Venezuelan high court upholds election results, rejects 'birthers'

Venezuelan presidential candidate Henrique Capriles speaks during a press conference in Caracas on April 15, 2013.

Story highlights

  • The court also rejects a claim disputing the president's citizenship
  • Opposition candidate Henrique Capriles Radonski had challenged results
  • Supreme Court ruling upholds April's presidential election
  • Venezuelan President Nicolas Maduro was sworn in April 19
Venezuela's Supreme Court has upheld the country's presidential election results, ruling Wednesday against the opposition candidate's challenge.
The court also rejected a claim disputing President Nicolas Maduro's Venezuelan citizenship -- ending one avenue members of the opposition had pursued to challenge the legitimacy of his presidency.
After the closely watched April election to pick Hugo Chavez's successor, officials said Maduro won 51% of the vote. Maduro, Chavez's political heir, was sworn in as president at an April 19 inauguration ceremony.
Opposition candidate Henrique Capriles Radonski had argued that the results were illegitimate and called for new elections.
In May, the opposition filed a lawsuit contesting the election, presenting what it said was a long list of election irregularities that totaled more than 180 pages.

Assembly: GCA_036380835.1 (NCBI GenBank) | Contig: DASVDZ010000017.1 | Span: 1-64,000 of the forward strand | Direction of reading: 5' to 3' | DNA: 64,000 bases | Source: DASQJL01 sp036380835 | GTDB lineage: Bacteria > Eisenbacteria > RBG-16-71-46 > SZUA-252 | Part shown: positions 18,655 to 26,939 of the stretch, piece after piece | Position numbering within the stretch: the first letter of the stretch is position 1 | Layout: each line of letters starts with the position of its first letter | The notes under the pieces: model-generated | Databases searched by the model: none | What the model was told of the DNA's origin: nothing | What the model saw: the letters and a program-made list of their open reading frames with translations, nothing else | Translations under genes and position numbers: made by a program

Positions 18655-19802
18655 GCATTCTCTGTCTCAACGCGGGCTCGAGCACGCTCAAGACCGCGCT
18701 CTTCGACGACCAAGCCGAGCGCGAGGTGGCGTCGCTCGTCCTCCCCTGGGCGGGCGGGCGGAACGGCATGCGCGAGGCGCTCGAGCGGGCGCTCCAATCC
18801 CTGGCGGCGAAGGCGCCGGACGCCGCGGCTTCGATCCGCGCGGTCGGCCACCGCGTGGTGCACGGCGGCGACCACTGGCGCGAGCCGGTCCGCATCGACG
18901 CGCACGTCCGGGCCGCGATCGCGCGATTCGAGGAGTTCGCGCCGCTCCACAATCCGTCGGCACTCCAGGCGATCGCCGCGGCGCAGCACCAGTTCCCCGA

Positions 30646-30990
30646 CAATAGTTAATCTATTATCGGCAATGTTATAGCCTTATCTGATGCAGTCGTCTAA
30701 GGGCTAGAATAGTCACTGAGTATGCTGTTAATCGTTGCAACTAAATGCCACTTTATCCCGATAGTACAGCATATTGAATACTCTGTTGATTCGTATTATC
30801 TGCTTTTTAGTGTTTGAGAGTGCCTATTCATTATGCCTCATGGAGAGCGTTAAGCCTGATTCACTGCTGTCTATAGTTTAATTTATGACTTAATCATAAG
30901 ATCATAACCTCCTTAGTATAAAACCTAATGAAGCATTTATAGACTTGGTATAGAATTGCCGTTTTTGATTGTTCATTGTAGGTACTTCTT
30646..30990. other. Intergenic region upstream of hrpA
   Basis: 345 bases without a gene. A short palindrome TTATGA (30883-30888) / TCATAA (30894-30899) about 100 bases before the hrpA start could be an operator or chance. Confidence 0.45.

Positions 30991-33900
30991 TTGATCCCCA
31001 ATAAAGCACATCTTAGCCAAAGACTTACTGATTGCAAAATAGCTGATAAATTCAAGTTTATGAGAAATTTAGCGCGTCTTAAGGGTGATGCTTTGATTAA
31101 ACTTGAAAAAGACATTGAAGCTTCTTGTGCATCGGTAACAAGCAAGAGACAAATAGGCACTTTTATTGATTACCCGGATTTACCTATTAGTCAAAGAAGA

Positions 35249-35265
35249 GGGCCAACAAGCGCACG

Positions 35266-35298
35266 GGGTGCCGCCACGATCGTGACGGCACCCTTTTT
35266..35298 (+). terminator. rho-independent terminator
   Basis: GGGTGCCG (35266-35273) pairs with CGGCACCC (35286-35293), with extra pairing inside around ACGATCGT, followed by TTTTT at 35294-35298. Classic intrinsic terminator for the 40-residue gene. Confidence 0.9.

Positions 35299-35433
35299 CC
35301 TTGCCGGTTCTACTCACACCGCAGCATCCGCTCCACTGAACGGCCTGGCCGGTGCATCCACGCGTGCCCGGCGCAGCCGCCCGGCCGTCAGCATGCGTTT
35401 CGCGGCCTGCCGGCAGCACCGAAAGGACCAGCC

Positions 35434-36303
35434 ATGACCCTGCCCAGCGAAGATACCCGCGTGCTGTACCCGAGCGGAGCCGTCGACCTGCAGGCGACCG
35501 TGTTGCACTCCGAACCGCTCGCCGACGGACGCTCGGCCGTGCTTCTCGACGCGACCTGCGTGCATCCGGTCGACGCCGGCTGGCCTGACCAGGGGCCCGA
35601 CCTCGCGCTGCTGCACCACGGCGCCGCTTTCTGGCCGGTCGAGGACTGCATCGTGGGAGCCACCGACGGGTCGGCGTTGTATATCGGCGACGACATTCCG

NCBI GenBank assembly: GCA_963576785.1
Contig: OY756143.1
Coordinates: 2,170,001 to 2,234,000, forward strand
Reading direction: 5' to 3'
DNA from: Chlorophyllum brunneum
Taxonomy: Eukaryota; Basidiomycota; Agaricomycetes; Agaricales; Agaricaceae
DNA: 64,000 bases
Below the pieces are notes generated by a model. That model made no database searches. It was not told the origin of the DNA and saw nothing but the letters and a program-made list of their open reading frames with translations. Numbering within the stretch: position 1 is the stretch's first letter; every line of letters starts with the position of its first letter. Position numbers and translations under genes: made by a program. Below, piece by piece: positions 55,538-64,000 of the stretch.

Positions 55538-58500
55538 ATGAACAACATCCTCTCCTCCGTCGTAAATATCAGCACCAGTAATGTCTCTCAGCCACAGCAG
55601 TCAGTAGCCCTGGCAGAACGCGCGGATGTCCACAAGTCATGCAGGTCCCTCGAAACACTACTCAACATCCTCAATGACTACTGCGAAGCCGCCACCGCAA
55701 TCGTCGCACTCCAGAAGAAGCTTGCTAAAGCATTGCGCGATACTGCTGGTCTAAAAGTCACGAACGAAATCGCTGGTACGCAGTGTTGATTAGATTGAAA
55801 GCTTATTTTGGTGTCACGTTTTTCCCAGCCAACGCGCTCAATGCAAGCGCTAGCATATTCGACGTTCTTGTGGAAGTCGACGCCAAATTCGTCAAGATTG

Maduro has stressed that he won a clear majority of votes in the election and accused Capriles and his supporters of inciting violence.
At a press conference Wednesday, Supreme Court President Gladys Gutierrez said that all the lawsuits filed challenging the election were invalid because they did not present enough proof or documentation, Venezuela's information ministry said in a statement.
In another push to challenge Maduro's presidency, some in the opposition have resorted to a tactic familiar to Americans: questioning the birthplace of the president.
In the Venezuelan version of the "birther" movement, its proponents say Maduro was born in neighboring Colombia and is either a Colombian citizen or a dual citizen, either of which would make him ineligible to be president.
The leaders of the movement took their complaint to Venezuela's Supreme Court, to Colombian authorities and even to the European Union.
Maduro's supporters ignore the question as nonsense, and Maduro has repeatedly said he was born in Caracas. No birth certificate has been produced for Maduro.